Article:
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General interest items edited by Janice Flahiff

BBC – Future – What happens to prosthetics and implants after you die?

As a Returned Peace Corps Volunteer, I am acutely aware of global health disparities.  For example, for every American who receives a prosthetic or implant….I often wonder how many folks worldwide do without…

BBC – Future – What happens to prosthetics and implants after you die?.

Excerpts

Millions of prosthetics, breast implants, and pacemakers now exist – so what happens to all these augmentations when their owners die or no longer need them? Frank Swain investigates.

Under the watchful eye of the prison guards at Metro Davidson County Detention Facility, half a dozen inmates in blue overalls are wrestling with prosthetic legs. They strip each one down into a collection of screws, bolts, connectors, feet and other components. The prison workshop is home to a collaboration with Standing With Hope, a US charity based in Nashville, Tennessee that recycles unwanted prosthetic limbs for the developing world. The disassembled legs will be shipped to Ghana, where locally trained clinicians will rebuild them to fit patients there.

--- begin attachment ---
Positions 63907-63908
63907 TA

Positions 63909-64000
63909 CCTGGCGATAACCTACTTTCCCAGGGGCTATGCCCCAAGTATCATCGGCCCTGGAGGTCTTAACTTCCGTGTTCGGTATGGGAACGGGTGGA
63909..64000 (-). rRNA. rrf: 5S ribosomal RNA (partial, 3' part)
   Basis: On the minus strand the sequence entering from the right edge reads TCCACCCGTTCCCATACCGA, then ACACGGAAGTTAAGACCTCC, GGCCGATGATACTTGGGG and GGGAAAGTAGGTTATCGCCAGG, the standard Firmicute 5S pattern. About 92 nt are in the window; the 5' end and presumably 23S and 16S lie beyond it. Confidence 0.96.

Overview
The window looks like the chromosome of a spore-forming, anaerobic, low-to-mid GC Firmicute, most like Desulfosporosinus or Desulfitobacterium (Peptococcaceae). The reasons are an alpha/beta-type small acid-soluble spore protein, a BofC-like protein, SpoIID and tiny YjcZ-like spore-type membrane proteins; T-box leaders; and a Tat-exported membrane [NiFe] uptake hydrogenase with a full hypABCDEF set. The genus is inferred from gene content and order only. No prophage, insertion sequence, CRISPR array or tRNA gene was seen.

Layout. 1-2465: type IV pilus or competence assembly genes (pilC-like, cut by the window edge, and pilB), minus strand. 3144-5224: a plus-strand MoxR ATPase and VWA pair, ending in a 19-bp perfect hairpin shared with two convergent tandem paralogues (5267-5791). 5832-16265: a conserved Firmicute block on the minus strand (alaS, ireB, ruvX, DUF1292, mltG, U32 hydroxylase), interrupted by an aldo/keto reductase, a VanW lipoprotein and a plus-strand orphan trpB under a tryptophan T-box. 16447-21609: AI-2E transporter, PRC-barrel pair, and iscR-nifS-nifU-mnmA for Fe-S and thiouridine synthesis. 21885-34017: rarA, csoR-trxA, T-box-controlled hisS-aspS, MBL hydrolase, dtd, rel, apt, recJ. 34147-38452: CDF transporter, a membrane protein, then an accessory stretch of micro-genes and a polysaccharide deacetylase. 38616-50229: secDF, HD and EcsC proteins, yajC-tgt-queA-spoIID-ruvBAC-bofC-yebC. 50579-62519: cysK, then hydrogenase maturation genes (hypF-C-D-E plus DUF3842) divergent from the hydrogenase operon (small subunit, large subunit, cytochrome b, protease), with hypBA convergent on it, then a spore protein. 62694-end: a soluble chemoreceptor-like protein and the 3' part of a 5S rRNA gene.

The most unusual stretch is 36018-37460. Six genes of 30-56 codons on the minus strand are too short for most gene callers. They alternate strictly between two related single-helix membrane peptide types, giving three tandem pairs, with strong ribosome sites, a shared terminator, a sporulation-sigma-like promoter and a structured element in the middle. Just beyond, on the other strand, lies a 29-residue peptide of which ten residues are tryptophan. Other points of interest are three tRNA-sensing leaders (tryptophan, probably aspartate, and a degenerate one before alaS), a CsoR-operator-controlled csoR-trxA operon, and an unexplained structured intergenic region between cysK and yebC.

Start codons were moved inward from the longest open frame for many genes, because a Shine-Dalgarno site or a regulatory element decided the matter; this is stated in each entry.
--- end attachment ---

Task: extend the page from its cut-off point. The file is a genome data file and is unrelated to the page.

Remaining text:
These legs will get a second life, but other types of prosthetics and implants usually face a different destiny. What to do with augmented human parts when they are no longer needed – often due to the owner’s death – is an increasingly common issue. Modern medicine offers a litany of replacement parts, from whole limbs to metal hips, shoulders and joints. Then there are pacemakers and internal cardiac defibrillators (ICDs), as well as more common augmentations like dentures and silicone breast implants. What happens to these augmentations when someone dies?

Once removed, implants are typically discarded – both the European Union and the US, among others, have rules that forbid the reuse of implanted medical devices. However, there is a growing trend to recover them for use in the developing world.

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March 13, 2014 - Posted by | Health News Items | , , ,

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